Follow Slashdot stories on Twitter


Forgot your password?
Open Source Security Software News

Researcher Discloses New Batch of MySQL Vulnerabilities 76

wiredmikey writes "Over the weekend, a security researcher disclosed seven security vulnerabilities related to MySQL. Of the flaws disclosed, CVE assignments have been issued for five of them. The Red Hat Security Team has opened tracking reports, and according to comments on the Full Disclosure mailing list, Oracle is aware of the zero-days, but has not yet commented on them directly. Researchers who have tested the vulnerabilities themselves state that all of them require that the system administrator failed to properly setup the MySQL server, or the firewall installed in front of it. Yet, they admit that the disclosures are legitimate, and they need to be fixed. One disclosure included details of a user privilege elevation vulnerability, which if exploited could allow an attacker with file permissions the ability to elevate its permissions to that of the MySQL admin user."
This discussion has been archived. No new comments can be posted.

Researcher Discloses New Batch of MySQL Vulnerabilities

Comments Filter:
  • You deserve it! (Score:3, Insightful)

    by Anonymous Coward on Monday December 03, 2012 @12:00PM (#42169549)
    When you leave 3306 open on the internet.
  • by K. S. Kyosuke ( 729550 ) on Monday December 03, 2012 @12:19PM (#42169787)

    is someone who spends their working day just trying to poke holes and find vulnerabilities in software a "researcher"?

    Yes. Much like people trying to poke holes in other people's scientific research are scientists.

  • by Anonymous Coward on Monday December 03, 2012 @12:29PM (#42169905)

    If it's so easy, why aren't you doing it and making money turning in chrome flaws to google? or firefox flaws to mozilla? Or Ie flags to microsoft? They all pay for real vulnerabilities.

    The answer: It's not easy. There is no magic "penetration program". It requires detailed knowledge of processors, compilers, and software architecture. It requires skills that you won't learn in most colleges (R/E). It requires patience. It requires methodical documentation to be good at it. And at the end of the day, there is absolutely zero guarantee that you will find any vulnerabilities or that a vulnerability even exists.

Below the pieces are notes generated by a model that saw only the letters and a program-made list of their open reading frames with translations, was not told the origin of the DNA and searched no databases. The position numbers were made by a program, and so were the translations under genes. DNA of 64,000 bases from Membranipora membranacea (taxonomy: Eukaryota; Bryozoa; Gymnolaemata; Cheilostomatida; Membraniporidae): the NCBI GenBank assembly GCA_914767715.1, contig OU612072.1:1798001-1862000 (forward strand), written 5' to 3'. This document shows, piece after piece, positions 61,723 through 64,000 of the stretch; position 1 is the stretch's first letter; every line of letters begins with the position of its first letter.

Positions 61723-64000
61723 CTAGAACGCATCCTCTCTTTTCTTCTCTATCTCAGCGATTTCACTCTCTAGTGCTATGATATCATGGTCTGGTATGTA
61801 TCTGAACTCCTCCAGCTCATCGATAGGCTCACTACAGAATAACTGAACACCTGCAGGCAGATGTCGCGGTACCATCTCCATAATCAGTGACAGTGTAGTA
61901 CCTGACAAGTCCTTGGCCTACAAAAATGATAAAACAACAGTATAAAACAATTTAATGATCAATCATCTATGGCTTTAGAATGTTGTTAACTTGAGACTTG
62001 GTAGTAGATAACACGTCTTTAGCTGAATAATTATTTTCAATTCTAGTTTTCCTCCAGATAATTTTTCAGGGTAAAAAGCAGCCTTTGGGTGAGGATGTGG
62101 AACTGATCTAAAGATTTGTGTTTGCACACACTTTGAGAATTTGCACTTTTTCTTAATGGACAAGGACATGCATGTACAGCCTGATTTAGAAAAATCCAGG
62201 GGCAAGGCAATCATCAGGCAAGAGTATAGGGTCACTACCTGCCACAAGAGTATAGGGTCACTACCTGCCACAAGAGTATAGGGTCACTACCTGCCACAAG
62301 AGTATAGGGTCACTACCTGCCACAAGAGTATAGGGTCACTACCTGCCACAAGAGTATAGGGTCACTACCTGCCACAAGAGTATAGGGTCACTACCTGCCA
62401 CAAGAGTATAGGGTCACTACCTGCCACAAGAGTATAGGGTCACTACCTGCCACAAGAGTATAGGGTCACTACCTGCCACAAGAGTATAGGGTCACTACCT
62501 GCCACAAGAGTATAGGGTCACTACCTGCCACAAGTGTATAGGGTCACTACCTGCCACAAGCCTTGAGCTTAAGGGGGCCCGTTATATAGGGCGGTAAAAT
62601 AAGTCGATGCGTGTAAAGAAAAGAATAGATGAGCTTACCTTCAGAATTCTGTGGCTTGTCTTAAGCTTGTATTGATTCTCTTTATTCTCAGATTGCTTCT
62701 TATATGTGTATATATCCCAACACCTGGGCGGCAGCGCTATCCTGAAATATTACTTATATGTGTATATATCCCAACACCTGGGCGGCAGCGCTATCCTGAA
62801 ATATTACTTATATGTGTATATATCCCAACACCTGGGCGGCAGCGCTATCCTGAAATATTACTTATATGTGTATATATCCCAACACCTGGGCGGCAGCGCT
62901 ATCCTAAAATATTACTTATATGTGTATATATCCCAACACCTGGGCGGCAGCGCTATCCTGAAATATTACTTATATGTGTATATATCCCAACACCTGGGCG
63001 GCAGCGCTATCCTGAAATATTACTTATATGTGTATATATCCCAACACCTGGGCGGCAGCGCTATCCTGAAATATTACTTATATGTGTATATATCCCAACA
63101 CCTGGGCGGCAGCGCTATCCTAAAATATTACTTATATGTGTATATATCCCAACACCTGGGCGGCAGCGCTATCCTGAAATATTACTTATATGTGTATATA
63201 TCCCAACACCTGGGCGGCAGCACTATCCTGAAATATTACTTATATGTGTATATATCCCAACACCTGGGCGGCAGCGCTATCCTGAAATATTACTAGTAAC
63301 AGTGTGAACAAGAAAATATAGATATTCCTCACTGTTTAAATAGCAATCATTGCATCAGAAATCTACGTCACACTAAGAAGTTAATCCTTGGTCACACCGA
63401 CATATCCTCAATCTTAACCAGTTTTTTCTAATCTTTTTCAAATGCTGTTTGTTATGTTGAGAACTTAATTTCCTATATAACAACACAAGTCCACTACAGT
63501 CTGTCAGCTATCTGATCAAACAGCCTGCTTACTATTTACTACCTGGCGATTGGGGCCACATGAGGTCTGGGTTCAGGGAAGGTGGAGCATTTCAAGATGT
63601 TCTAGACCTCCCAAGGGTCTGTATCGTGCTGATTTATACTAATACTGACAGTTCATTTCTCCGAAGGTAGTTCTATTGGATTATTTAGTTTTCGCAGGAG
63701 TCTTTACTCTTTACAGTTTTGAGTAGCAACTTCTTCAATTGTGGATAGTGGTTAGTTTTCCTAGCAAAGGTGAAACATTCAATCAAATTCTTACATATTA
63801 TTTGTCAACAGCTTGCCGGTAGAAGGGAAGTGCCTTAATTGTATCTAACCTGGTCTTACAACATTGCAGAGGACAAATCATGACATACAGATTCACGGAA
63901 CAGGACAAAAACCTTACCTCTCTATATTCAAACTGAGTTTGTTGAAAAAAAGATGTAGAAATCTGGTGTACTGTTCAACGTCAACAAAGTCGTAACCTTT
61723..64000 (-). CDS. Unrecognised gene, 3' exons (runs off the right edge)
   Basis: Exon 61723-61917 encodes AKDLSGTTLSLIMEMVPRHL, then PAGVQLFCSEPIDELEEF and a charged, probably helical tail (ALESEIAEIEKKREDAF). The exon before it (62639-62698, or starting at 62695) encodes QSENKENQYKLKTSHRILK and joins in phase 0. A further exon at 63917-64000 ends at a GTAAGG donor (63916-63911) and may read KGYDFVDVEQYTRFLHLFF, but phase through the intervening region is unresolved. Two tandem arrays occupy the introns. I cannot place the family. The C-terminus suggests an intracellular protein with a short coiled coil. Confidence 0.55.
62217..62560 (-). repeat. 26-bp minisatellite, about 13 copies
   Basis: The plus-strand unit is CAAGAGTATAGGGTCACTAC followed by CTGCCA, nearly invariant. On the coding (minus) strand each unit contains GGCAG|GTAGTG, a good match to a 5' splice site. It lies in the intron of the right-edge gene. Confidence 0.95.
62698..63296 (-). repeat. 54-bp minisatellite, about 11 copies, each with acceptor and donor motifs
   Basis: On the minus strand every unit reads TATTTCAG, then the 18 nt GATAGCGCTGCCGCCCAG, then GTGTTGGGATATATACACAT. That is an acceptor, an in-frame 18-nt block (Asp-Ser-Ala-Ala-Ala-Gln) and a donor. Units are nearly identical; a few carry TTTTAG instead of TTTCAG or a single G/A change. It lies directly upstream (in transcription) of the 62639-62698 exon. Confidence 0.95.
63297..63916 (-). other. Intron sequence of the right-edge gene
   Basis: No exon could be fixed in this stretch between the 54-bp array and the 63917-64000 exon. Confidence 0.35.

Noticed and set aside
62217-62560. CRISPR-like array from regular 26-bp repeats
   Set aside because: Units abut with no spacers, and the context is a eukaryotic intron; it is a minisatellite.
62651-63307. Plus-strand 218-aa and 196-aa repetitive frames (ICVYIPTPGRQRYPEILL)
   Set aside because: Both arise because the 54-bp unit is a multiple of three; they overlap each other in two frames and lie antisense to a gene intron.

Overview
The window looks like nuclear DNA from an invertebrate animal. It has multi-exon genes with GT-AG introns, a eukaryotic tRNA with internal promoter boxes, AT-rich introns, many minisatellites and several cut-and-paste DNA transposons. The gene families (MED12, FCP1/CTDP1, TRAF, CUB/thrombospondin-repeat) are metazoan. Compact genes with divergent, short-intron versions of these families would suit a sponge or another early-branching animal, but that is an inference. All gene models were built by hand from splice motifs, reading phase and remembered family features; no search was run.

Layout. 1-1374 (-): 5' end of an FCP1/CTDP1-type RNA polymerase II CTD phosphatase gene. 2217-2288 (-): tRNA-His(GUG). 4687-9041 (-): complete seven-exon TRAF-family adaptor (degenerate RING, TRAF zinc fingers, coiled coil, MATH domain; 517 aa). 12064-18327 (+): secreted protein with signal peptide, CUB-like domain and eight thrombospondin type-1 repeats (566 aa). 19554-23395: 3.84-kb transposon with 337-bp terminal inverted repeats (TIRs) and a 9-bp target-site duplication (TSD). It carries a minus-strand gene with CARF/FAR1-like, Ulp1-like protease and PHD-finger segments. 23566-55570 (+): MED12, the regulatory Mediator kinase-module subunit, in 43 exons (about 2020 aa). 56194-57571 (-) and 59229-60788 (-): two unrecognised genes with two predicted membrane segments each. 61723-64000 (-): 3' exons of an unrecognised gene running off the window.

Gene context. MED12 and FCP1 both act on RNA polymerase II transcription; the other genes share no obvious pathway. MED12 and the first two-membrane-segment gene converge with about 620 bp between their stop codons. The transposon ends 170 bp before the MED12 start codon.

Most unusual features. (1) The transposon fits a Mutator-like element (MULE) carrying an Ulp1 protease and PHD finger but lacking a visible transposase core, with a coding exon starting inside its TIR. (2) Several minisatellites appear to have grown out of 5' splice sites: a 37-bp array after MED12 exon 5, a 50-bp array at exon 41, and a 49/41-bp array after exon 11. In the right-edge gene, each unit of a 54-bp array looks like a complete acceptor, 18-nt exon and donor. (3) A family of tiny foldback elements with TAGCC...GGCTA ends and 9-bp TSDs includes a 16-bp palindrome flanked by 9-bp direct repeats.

• by Cid Highwind ( 9258 ) on Monday December 03, 2012 @02:23PM (#42171225) Homepage

    We found out via support cases coming in from clients who were reading FullDisclosure before I got into the office to check my morning email

    ...and you think it's somehow reasonable for a "person responsible for security" to sit back and wait for vulnerability reports to find their way through product support channels, instead of monitoring FullDisclosure?

  • by greg1104 ( 461138 ) <> on Monday December 03, 2012 @02:27PM (#42171291) Homepage

    If Oracle doesn't have someone reading FullDisclosure every day, including the weekends, you deserve to be embarrassed and shamed by your customers. Hint: someone from the MariaDB team was adding to the discussion [] already by Sunday.

  • by Cid Highwind ( 9258 ) on Monday December 03, 2012 @02:49PM (#42171571) Homepage

    Well, it was after 11PM local time, I'm sorry if I sleep.

    Now you want advance notice based on your timezone... this is called "moving the goalpost".


    There's an easy solution to that:
    1: Subscribe to FD.
    2: There, now you're being notified at the same time as the public.

  • by Anonymous Coward on Monday December 03, 2012 @05:28PM (#42173145)

    I don't quite agree that this only effects improperly configured installs. If you leave 3306 open to the Internet, yes, that would be an improper configuration and you kind of get what you deserve there.

    However, imagine the case of having a webserver open to the world hosting $RANDOM_PHP_APP_OF_THE_DAY, with a MySQL server backend on a separate private network it must talk to. Everything is properly firewalled, only the webapp can access MySQL on 3306, and only has access to it's own database(s) it needs to, and nothing more. Now random exploit for PHP app happens, which gives the attacker access to run their own SQL commands, gain user shell access, whatever. These exploits are common.

    This instead of limiting the attacker to the database credentials within the app itself, now gave the attacker full access to the entire MySQL infrastructure bypassing any local ACL's you have in place. Instead of just being able to access your application database, now they can access any other databases setup on the same server.

    Most exploits these days are fairly innocuous by themselves - it's when you string them together is where they get to be important. Any attacker worth their salt has lists of thousands of exploitable webapps they are saving for just such days, when a new backend zero day hits. Then they fire up their tools to take advantage first of the known hole in the web application they already scanned for months ago, to then exploit the more severe underlying exploit which is "behind the firewall so we don't care".

    Security is a multi-layered thing. You cannot be secure in a bubble, and you cannot say something doesn't effect you just because an attacker can't directly exploit the problem from a random wireless access point in a coffee shop somewhere. Very few exploits I see these days are that "easy" to pull off - they all require multiple exploits used at once, to gain the access needed to the target.

I was playing poker the other night... with Tarot cards. I got a full house and 4 people died. -- Steven Wright